(Bible quotations are from the NIV unless otherwise stated)
The Golden Rule - Part 2
31st August 2009
I wrote last time about what Christians call The Golden Rule:
In this simple way, Jesus shows us how to behave towards others: ask yourself how you would want them to treat you, and treat them in that way.
I took as my example the opportunity to take something without paying for it, because it was left off the bill.
This time, I'd like to consider an area that some Christians are much better at than others - conversation.
When I talk to people, I should think about their circumstances and ask myself, "if I was them, would how would I want someone to talk to me?".
There are several reasons why I sometimes fail to do this.
If I have pressing problems of my own, I think about myself so much that I forget to think about them. I find the best way to deal with this is to realise early that it's happening. Then I can choose to put my issues aside for a time or, if I can't, to tell the person that I'm unable to have that conversation at that time. They may be disappointed, but that's better that the hurt they would feel by sharing something important that I failed to take seriously.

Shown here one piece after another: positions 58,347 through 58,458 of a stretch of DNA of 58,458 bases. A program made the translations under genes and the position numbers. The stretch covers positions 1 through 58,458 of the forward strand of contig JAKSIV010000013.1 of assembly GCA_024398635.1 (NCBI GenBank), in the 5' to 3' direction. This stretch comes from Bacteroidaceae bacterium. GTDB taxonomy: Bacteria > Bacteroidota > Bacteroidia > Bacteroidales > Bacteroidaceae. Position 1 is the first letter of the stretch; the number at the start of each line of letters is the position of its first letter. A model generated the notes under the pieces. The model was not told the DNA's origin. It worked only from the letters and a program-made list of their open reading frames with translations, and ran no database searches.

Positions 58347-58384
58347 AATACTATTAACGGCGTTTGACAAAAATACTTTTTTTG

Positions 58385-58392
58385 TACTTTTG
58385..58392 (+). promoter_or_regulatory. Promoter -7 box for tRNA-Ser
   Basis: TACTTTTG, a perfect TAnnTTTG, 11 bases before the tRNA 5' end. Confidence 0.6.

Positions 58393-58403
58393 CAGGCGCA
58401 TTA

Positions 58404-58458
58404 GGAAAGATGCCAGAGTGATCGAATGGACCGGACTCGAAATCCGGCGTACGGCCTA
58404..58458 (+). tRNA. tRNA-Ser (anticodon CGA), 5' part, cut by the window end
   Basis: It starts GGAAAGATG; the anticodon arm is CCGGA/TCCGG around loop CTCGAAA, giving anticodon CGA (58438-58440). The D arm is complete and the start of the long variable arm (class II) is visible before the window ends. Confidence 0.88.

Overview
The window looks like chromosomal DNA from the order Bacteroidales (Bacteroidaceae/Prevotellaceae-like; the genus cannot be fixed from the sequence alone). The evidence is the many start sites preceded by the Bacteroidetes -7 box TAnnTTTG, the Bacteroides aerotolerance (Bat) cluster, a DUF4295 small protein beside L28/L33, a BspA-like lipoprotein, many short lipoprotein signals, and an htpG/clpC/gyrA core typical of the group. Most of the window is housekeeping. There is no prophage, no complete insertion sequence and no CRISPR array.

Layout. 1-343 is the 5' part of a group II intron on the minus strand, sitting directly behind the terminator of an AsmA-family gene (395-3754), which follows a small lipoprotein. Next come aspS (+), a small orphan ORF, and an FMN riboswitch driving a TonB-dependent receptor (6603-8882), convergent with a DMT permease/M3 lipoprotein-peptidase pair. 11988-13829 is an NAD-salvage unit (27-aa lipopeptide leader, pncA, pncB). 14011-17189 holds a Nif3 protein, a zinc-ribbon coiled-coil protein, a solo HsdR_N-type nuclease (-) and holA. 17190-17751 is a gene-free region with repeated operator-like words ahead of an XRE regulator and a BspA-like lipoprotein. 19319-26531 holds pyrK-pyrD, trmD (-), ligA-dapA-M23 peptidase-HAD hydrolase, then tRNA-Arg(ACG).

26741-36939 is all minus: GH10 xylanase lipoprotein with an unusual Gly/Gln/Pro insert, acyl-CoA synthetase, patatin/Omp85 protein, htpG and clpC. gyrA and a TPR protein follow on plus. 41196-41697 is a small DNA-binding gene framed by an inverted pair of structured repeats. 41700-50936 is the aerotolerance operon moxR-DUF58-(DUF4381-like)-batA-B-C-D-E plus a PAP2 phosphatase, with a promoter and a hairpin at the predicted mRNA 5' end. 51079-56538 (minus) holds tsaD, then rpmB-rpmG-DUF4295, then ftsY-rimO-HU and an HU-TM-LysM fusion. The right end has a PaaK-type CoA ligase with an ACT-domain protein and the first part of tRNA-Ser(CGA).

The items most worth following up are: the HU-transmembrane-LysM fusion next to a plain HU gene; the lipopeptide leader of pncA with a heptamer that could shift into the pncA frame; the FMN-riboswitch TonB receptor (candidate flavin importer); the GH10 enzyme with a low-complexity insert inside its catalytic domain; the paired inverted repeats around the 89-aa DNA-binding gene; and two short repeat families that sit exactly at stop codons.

Also, in some environments, I can be too aware of my own insecurity and discomfort to listen properly. I pray and believe that God is dealing with this insecurity. But again, it's better to tell the other person that you can't handle the conversation at that time, than to continue in a way that will disrespect their hopes, fears and hurts.
But sometimes I'm just being selfish, thinking about the conversation that I want, not what they want.
We can also be insensitive, not noticing the importance of what the other person is saying - how much it means to them. It's helpful to me to remember times when I was trying to tell a friend something deeply painful about myself, and my friend just treated it as a normal conversation - changing the subject and talking as much as listening. This reminds me that there are times when others need to be listened to with very little interruption.
I've tried to be amusing when the other person is in no state to be amused, and has been hurt by the impression that I wasn't taking them seriously.
I've been too motivated by my own agenda, or the church's agenda, to treat people as people, rather than just as co-workers - or what Jess Lucas calls "vision fodder".
And I've spoken many. I've made lots of mistakes in not seeing what the other person needs, or not caring enough to find out.
And so, probably, have you.
But by the grace of God, I'm improving. And so are you, if His Holy Spirit dwells in you.